The Impact of Qualifying Rate vs. Discount Rate – Why 5 Year Fixed Gets You Much More Money

With the spring housing market in full bloom and summer just around the corner, it’s the perfect time to buy a home. Despite skyrocketing real estate prices in the most sought-after housing markets like Calgary, Toronto and Vancouver, mortgage rates have never been more affordable. Today you can find a variable rate mortgage at the bargain basement of 2.00 percent, a steal of a deal historically speaking. This is in sharp contrast to the 1970’s and 1980’s, which saw homeowners walk after from their homes in droves when mortgage rates went above 20 percent.

When it comes to mortgages, there’s a lot of mortgage lingo to learn. While most people understand what a mortgage amortization and term are, fewer people seem to know mortgage rate lingo. There are three important rates every homeowner should know: posted rate, discount rate and qualifying rate.

The posted rate is the rate advertised be a bank. Similar to the sticker price on a new car, you should never take the posted rate. Instead you should try to negotiate the posted rate down to the lowest level possible. The lower mortgage rate you end up accepting is known as the discount rate. Last but not least, the qualifying rate is the rate used by mortgage lenders to determine the size of your mortgage.

Fixed vs. Variable Rate Mortgages

While variable mortgage rates may be lower than fixed mortgage rates, qualifying for a variable rate mortgage is another story. Once upon a time qualifying for a variable rate mortgage was no different than fixed. That all changed April 19, 2010, when the federal government decided to intervene in the housing market. In an effort to avoid a U.S. style housing crash, the government made it more difficult to qualify for variable rate mortgages (and fixed rate mortgage terms under five years). This was done to make sure homebuyers didn’t get in over their heads.

When you’re applying for a five-year fixed rate mortgage, what you see is what you get. Your qualifying rate is based on the mortgage rate you get from the bank. For example, if you get a five-year mortgage at 2.49 percent, your qualifying rate and how much you can borrow is based on that. Things are a little different with the five-year variable rate mortgage. With the variable rate mortgage, the qualifying rate is based on an average of the inflated posted rates of the big six banks. As we’ve seen, the posted rate can come back to haunt you on the mortgage penalty for fixed rate mortgage, but it also makes it harder to qualify for variable rate mortgages.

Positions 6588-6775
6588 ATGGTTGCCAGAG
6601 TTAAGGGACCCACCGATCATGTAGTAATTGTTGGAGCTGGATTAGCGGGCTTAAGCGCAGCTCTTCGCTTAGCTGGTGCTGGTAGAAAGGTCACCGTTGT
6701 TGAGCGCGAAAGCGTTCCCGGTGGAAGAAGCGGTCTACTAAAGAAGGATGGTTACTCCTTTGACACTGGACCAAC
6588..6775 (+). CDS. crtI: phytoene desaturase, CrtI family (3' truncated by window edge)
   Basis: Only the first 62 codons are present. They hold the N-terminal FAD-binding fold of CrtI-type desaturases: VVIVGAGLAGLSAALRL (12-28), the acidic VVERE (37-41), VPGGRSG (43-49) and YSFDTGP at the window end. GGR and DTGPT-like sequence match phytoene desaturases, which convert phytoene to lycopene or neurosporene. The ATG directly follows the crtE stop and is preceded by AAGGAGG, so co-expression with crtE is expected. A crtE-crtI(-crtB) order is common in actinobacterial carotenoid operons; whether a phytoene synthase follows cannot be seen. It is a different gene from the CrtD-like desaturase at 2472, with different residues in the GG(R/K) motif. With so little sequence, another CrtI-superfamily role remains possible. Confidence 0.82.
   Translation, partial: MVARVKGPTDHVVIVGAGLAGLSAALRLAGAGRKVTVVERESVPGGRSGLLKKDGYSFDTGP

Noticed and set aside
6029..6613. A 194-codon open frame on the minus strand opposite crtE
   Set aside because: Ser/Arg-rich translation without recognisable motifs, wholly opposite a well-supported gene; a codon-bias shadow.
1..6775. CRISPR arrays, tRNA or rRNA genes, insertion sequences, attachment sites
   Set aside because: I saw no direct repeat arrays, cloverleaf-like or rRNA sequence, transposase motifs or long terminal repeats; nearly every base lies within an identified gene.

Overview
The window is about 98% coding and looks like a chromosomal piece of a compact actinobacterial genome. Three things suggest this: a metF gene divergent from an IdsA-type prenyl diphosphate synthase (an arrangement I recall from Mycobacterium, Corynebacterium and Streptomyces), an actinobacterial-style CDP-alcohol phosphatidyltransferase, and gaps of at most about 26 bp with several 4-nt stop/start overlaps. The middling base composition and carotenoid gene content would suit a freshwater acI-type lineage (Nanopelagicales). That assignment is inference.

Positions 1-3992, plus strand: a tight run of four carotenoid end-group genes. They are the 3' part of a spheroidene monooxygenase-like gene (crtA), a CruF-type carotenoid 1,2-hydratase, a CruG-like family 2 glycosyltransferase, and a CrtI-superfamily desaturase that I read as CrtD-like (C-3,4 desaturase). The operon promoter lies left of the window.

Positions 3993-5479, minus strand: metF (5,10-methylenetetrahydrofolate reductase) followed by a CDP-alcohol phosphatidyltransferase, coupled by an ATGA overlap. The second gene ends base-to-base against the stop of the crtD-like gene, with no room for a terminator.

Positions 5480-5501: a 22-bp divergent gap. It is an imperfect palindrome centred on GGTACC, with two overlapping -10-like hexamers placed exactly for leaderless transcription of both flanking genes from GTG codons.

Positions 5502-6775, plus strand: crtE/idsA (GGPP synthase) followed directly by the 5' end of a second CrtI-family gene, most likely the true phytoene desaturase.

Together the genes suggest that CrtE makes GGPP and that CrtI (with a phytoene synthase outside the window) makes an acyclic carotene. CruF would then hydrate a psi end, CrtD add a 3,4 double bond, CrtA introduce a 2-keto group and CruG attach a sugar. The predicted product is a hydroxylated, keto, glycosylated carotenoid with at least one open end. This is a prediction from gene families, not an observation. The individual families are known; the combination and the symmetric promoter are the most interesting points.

Let’s run through an example to show the difference between fixed and variable mortgages. If you purchased a home for $500,000 with 20 percent down, you’d be left with a mortgage of $400,000. If you chose a five-year fixed rate mortgage at 2.48 percent, your payment would be $1,788 per month, but if you chose a five-year variable rate mortgage at 2.25 percent (prime less 0.6 percent), your payment would be only $1,742 per month. But that’s not the end of the story.

Under the fixed rate mortgage, the qualifying rate would be 2.48 percent, but with the variable rate mortgage your qualifying rate would be based on an average of the posted rate of the big six banks. For example, if the average is 4.99 percent, you’d have to prove you could afford a mortgage payment of $2,324 per month. Does the variable rate mortgage still seem as appealing? The reason for the tougher qualifying rate is simple – the government wants to make sure you could handle a jump in interest rates. Even though interest rates may stay put or drop, you still have to prove you could handle a sudden jump.

With bond yields on the rise as of late, now is the time to lock in to a five year fixed from a timing standpoint. If you’re in the market for a fixed rate mortgage, now isn’t the time to take your sweet time. For those sitting on the fence, get a rate hold now to protect yourself from higher mortgage rates and tighter lending rules on the way.

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